I encourage people supportive of the Standing Rock Sioux Tribe to visit the website Brookings Stands with Standing Rock, which carries regular posts on developments. The site provides informative articles on the history of the present conflict and actions you can take. Published by friends in Brookings, SD, it is a comprehensive and reliable source of information.
The Morton County Sheriff's Department has arrested more than 550 people for a variety of crimes ranging from misdemeanors to felonies. Lawyers from 10 legal organizations have filed petitions with the court to represent those who have been arrested. The District Attorney is challenging the right of these attorneys to practice law in North Dakota. You can help secure a fair trial for people who have been arrested when you sign a petition to support these attorneys.
Winter has come to North Dakota. This holiday and Christmas season you can thank the Water Protectors for taking a stand on behalf of all of us who believe that we must develop alternatives to fossil fuel. Edward Valandra, is Sicangu Titunwan of the Oceti Sakowin Oyate, and Adjunct Professor of Native Studies at the University of Manitoba. In his artcle, "We are Blood Relatives: No to the DAPL," he reminds us that we are all members of the "water nation."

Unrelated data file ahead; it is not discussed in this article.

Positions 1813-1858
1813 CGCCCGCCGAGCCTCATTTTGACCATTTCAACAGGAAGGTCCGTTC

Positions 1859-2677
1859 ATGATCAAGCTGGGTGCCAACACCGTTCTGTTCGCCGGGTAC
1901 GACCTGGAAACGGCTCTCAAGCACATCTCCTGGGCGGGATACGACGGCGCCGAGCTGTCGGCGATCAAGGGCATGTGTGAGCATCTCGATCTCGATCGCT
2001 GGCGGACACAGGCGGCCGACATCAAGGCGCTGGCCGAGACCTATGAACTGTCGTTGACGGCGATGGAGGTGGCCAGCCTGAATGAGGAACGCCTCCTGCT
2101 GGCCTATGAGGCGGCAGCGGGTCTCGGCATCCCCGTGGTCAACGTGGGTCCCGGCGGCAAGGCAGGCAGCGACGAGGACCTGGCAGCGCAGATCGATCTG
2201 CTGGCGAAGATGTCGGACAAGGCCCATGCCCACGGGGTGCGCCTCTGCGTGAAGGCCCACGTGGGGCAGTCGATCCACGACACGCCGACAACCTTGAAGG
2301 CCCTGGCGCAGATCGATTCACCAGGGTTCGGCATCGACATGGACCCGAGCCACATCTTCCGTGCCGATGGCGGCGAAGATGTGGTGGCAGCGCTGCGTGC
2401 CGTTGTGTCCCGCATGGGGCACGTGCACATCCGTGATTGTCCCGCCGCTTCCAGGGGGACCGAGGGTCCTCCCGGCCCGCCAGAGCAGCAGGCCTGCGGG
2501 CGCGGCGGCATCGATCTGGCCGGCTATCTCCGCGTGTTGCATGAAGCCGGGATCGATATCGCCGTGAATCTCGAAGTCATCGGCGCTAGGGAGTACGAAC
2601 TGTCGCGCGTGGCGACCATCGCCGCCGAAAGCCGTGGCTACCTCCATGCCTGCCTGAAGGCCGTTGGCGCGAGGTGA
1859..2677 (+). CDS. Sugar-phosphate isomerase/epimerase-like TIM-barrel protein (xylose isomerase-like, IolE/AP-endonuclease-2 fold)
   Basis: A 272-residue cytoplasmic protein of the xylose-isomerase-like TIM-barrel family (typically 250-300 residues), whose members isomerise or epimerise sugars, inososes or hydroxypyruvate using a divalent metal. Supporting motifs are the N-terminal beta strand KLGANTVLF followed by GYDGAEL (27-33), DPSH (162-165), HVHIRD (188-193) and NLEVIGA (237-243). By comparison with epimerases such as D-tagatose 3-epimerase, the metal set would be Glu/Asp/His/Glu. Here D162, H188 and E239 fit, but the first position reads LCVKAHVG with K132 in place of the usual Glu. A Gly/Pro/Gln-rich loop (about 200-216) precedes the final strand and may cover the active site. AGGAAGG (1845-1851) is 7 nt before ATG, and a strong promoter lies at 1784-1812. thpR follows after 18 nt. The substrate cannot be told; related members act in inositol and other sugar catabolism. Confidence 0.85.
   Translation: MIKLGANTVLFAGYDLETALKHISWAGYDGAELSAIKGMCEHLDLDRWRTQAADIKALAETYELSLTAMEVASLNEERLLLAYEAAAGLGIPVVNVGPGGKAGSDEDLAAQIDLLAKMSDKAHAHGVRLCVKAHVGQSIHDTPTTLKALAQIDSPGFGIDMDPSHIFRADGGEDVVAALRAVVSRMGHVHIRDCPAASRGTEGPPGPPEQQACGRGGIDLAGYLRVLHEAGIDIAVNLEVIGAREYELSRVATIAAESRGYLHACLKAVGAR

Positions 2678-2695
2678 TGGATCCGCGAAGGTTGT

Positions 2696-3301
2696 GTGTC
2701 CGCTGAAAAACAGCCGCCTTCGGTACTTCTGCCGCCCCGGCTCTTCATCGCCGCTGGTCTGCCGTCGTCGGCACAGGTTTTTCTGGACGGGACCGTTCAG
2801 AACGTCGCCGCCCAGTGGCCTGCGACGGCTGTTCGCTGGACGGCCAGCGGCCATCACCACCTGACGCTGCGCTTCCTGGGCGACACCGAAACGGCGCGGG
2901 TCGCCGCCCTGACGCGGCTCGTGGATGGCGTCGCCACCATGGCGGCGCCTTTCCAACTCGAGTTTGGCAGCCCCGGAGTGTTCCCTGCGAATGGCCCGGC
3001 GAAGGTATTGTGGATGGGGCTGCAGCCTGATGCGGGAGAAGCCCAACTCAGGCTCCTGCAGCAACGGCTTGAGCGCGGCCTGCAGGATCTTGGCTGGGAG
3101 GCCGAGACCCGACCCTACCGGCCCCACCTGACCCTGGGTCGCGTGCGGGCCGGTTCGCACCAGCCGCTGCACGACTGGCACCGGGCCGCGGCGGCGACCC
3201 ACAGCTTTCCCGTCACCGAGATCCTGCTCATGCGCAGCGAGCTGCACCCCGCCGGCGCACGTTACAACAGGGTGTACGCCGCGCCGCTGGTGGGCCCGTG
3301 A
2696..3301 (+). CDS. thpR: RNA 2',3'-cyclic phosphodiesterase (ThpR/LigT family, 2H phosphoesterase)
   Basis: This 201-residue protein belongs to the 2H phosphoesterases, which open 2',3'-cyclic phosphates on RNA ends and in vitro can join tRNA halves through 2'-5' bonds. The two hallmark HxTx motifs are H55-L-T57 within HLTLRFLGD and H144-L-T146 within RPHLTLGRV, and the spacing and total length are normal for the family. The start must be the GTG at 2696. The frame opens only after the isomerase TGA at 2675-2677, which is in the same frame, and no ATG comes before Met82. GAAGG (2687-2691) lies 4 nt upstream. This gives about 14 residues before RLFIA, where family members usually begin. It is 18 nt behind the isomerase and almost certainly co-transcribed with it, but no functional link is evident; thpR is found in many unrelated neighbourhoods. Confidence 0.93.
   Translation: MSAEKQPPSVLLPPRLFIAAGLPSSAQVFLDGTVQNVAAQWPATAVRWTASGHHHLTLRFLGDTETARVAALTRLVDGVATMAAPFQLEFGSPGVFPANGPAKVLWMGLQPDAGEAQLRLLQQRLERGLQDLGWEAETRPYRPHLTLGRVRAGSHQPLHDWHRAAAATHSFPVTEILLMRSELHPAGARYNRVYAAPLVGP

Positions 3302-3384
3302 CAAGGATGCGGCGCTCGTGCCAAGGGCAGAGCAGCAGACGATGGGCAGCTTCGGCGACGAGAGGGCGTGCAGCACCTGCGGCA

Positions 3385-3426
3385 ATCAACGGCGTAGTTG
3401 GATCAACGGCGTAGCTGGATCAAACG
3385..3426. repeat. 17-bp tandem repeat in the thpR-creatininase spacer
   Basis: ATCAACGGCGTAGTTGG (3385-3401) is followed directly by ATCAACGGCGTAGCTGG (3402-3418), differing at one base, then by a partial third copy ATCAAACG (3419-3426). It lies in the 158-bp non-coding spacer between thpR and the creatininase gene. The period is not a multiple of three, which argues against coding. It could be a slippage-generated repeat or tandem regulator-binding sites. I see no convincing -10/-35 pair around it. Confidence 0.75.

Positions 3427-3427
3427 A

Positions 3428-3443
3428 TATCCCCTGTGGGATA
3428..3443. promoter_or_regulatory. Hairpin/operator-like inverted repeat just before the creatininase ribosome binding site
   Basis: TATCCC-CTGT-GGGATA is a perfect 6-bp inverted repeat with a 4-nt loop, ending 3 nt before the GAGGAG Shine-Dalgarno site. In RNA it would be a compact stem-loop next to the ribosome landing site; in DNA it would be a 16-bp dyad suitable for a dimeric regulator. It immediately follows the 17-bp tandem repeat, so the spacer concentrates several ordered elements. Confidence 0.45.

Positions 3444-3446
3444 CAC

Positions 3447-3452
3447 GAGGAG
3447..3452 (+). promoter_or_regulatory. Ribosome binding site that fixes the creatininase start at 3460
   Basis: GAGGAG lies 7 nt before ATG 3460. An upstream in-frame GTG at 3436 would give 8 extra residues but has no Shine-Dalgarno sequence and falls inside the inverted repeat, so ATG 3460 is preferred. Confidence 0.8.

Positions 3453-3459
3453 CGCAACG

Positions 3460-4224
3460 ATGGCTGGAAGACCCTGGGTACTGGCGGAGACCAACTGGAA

In addition to taking action to support the Standing Rock Sioux Tribe in their stand to protect their way of life, one of the most important actions those of us who are Euro-Americans can take is to learn about the competing spiritualities embodied in the confrontation. For Native peoples the land is Mother Earth. Caring for the earth is a sacred responsibility. Accepting this responsibility is one of the duties that makes us human. In conventional Euro-American political philosophy and Christian theology the land is treated as property--an economic resource to be profitably exploited. In the philosophy of John Locke and in the tradition of English Common Law, as well as in certain strands of Christian theology, turning land into property and property into profit is a mark of civilization. What we are learning from indigenous people at Standing Rock and elsewhere is that this conventional Euro-American and Christian approach to the land is spiritually bankrupt and not sustainable.
Give yourself a New Year's gift and buy Ancestral Voice: Conversations with N. Scott Momaday, Charles L. Woodard (Lincoln: University of Nebraska Press, 1989), or Exiled in the Land of the Free: Democracy, Indian Nations, and the U.S. Constitution (Santa Fe: Clear Light Publishers, 1982), a collection of essays written by nine Native American scholars.